- reduction of CO2 from waste management: Achieving the landfill directive's target will result in a net reduction of about 250 kg CO2/tonne of waste. Further reduction to about 490 kg CO2/tonne could be achieved by implementation of advanced technologies. There is a need for assessment of waste treatment technologies with respect to emission of CO2 and research on 'zero CO2 emission'.
- transposition of EU legislation in Poland and difficulties in implementation of new waste regulation in practice: In existing regulation the role of local government in the management of municipal waste in commune is not clearly defined. It is expected that this situation will change when the new regulation being in preparatory process enter into force.
- performance of waste management system in different countries of EU: The overall picture of waste management showed that some local and regional authorities succeeded in achievements of high rates of recycling (paper, glass, packaging, organic and others). It is important to disseminate their experience to other countries.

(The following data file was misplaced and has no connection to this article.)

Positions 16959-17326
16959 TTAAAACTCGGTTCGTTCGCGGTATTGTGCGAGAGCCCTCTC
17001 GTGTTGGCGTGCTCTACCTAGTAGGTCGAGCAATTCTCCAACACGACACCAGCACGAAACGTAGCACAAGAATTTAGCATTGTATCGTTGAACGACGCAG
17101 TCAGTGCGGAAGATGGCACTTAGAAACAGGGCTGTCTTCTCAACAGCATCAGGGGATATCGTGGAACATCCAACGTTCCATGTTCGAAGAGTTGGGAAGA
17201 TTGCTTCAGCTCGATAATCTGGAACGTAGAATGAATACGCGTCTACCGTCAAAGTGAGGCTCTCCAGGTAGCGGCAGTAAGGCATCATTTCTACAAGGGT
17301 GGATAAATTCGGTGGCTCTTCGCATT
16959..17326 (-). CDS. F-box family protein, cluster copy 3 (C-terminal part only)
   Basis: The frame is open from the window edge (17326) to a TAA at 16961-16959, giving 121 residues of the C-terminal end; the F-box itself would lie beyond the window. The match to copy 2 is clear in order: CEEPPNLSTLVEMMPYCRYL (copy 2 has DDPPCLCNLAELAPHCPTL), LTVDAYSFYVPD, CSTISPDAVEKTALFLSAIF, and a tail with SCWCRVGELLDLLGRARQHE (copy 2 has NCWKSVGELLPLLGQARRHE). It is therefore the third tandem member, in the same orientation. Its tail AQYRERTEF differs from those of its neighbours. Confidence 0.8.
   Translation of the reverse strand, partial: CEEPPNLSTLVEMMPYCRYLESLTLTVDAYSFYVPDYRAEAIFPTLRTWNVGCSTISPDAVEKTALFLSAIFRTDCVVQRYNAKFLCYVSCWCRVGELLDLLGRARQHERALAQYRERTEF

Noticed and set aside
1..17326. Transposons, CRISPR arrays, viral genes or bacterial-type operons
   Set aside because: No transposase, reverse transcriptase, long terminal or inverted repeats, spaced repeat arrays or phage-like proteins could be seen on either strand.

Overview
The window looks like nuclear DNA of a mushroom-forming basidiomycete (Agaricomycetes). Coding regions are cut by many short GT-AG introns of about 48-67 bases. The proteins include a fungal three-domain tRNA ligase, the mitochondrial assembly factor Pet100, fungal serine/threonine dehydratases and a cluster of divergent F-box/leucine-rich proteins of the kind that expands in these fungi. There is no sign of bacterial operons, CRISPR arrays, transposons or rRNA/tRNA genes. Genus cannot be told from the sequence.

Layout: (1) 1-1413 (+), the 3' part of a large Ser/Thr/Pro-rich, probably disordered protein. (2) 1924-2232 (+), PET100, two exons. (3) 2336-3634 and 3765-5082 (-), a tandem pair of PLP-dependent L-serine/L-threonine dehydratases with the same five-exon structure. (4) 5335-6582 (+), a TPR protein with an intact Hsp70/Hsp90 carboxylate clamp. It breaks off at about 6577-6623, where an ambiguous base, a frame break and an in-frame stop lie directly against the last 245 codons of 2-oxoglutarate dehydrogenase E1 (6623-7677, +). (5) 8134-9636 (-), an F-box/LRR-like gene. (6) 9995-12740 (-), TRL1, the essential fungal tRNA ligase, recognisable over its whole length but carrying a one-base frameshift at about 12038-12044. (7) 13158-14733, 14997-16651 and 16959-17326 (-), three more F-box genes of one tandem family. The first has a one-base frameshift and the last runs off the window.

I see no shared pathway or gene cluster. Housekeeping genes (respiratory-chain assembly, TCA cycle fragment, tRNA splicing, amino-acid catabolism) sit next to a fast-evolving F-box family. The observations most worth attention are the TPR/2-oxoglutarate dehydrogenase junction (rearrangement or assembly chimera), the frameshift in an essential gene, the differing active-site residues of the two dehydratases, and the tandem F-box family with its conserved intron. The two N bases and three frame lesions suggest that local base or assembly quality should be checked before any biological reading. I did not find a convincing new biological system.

The subjects that were discussed during the second session were the following:
- elaboration and implementation of the regional waste management plans in Latvia;
- target analysis of the waste management of the Moravian-Silesian region for self-government, its economical and social problems;
- current situation and future trend of solid waste management in Hungary;
- HOLIWAST case studies of waste management systems of: large city, medium size city and rural area (Turin, Katowice, Tollose);
- preliminary analysis of waste management systems - a simulation approach with AWAST;
- future approaches for MSW management in Europe;
- current and emerging waste treatment technologies for biowaste and residual waste;
- stakeholder-based impact assessment for the selected case studies.

The discussion in this session was focused on the following problems:
- The achievement of EU targets for reduction of amount of landfilled biodegradable waste: It seemed that new member states (Latvia, Hungary) established too ambitious targets. The existing waste management systems were still based on landfilling. The time schedule for achievement of these targets was tight. Participants were interested in the sanctions that would be imposed in practice on countries if they did not comply with the EU targets.